In a life threatening emergency dial Triple Zero (000)

In a life threatening emergency dial Triple Zero (000)
DzIJ Public Hospitals

Canberra Hospital

5124 0000

Calvary Hospital

6201 6111

Mental Health

Call Mental Health Triage on

1800 629 354

(free call except from mobiles or public phones) or

6205 1065

Poisons Hotline

For a poison emergency in Australia call


Drug and Alcohol Help Line

The Drug and Alcohol Help Line is available 24-hours, 7 days a week on

5124 9977

Health Protection Service

For after hours urgent public health matters including environmental health, radiation safety, food poisoning and communicable disease management phone:

(02) 6205 1700


24 hour health advice

1800 022 222

DzIJ State Emergency Service

Emergency help
during flood or storms

132 500

Waste strategies

On this page: DzIJ Waste Management Strategy |  DzIJ Waste Feasibility Study |  Waste Management Development Control Code | Waste levy |  National Waste Policy |  Reports and audits

DzIJ Waste Management Strategy

The (EPSDD) has released an updated DzIJ Waste Management Strategy.

Developed in consultation with the community, the sets a clear direction for the management of waste in the DzIJ towards 2025.

The DzIJ was the first government in the world to set a goal of achieving no waste going to landfill. Launched in 1996, the Waste Management Strategy for Canberra was developed to set the vision and future directions for waste management in the Australian Capital Territory. The 1996 Waste Management Strategy for Canberra (PDF 133KB ) was the result of extensive community consultation which identified a strong desire to achieve a waste free society.

The strategy outlined objectives including the Canberra community working to reduce the amount of waste that they produce and for waste to be viewed as a resource, rather than garbage to be thrown into a landfill.

The strategy established a framework for sustainable resource management and lists broad actions which are needed to achieve the aim of a waste-free society. These include:

Turning waste into resources

The DzIJ Waste Management Strategy cannot succeed without the full support of the wider community as it requires a culture shift, from thinking of unwanted materials as waste to be discarded, to thinking of unwanted materials as resources to be recovered. A range of strategies such as facilitating the development of alternatives to disposal, appropriate waste pricing and/or the development of regulation are needed to effectively reduce the amount of waste going to landfill and to maximise recovery. Waste generators need to take responsibility for the wastes they produce and this requires cultural and attitudinal change that can only be achieved through targeted community engagement, partnership and education programs.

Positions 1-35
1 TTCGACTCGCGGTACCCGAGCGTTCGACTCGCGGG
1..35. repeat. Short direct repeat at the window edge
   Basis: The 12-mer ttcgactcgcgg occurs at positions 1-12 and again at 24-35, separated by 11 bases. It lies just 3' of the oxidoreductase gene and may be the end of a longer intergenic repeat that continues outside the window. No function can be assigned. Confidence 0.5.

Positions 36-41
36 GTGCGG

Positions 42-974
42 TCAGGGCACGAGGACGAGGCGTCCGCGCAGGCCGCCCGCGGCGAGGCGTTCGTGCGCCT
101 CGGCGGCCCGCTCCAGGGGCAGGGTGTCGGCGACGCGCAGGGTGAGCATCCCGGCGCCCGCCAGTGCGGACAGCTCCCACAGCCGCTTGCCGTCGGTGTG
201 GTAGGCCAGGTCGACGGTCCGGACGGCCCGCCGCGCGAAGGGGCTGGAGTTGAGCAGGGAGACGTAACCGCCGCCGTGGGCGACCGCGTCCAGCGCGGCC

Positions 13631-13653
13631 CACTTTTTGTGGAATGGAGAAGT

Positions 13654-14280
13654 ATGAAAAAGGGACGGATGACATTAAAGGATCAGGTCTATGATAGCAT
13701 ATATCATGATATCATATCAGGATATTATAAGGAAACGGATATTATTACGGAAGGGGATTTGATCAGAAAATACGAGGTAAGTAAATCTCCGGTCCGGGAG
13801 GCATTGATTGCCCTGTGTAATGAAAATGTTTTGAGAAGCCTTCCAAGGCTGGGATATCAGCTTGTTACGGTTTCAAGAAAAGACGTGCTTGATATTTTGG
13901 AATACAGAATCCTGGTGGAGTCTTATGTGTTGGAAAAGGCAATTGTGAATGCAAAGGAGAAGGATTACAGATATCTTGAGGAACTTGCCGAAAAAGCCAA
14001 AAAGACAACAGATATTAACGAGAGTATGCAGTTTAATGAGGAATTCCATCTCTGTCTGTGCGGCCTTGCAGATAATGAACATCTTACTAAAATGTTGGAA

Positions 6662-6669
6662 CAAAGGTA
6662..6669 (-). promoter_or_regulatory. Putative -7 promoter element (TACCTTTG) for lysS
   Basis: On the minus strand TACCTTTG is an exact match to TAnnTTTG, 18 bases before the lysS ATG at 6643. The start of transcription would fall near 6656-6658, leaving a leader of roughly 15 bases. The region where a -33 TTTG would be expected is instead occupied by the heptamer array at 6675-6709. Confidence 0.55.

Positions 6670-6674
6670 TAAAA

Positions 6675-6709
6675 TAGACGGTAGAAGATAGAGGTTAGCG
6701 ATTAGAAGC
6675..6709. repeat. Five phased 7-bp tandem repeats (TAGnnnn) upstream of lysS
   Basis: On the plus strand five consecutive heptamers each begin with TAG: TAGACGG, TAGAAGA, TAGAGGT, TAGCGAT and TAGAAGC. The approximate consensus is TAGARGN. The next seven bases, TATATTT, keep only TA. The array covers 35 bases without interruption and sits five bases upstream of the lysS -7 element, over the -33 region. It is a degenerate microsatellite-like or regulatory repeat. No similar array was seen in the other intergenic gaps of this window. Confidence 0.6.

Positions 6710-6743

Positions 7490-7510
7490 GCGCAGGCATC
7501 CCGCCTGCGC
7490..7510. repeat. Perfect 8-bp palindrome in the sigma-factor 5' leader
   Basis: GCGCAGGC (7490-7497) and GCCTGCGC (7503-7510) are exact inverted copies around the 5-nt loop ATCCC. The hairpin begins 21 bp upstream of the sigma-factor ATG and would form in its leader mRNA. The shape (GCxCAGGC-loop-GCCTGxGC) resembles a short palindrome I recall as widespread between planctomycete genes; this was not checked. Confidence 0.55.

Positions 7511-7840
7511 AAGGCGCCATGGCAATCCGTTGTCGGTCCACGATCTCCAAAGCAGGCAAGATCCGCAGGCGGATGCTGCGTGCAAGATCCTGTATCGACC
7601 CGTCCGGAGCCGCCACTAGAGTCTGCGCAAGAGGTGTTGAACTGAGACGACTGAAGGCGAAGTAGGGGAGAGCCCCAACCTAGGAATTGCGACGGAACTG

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DzIJ Waste Feasibility Study

The DzIJ Government is considering a range of options to manage and minimise waste in the DzIJ and region now and into the future through the DzIJ Waste Feasibility Study.

The Study was established in mid-2015 to identify a pathway that would achieve the DzIJ’s waste management targets. This required an understanding of the complex and interconnected nature of waste management - involving almost every aspect of life in Canberra.

With the Study now concluded, the DzIJ Government has received its final recommendations at a time when public interest in waste management is high, with television programs like the ABC’s ‘War on Waste’ prompting necessary discussions on waste management issues.

You can review the on the ‘’ website.

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Waste Management Development Control Code

The DzIJ Government is implementing a strategy that aims to maximise resource recovery and minimise waste disposal. With increased building activity occurring within the DzIJ, sustainable waste management solutions are needed.

The Development Control Code for Best Practice Waste Management in the DzIJ 2019 (PDF 4.4MB) and Waste and Recycling Management Plan (Editable PDF 1.6MB) directs development professionals on how to incorporate best practice waste management principles and requirements into the design, construction and operation of new developments. This Code replaces the 2016 version of the Code (PDF 6.7MB).

To assist applicants in calculating waste and recycling allocations, please see the Allocation Calculator (Excel 61KB)

To facilitate a transition to the new Code, development applications based around the requirements of the 2016 code will be accepted until Friday, 3 May 2019. While either the 2016 or 2019 Code may be used, the Code selected must be used in its entirety.

Any proposed deviation from the requirements of this Development Control Code must be approved in writing by Place Coordination prior to the submission of a Development Application.

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National Waste Policy

State and territory governments have primary responsibility for managing waste through legislation, policy, regulation, strategy and planning, as well as permitting and licensing of waste transport, storage, treatment and disposal operations.

The DzIJ Government announced as part of the that ongoing investment in better recycling and waste management will be supported through a levy on disposal of waste, bringing the DzIJ into line with New South Wales and other Australian jurisdictions.

The levy was initially a 2019-20 gate fee increase for legislative fees for waste disposal and applied to commercial customers who drop-off waste to be landfilled at DzIJ Government facilities. All fees are indexed by the usual 2.5 per cent, plus an additional approximate 7 per cent for commercial waste.

Please note that DzIJ residential waste drop offs are not affected.

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Reports and audits

Mugga Lane Landfill Review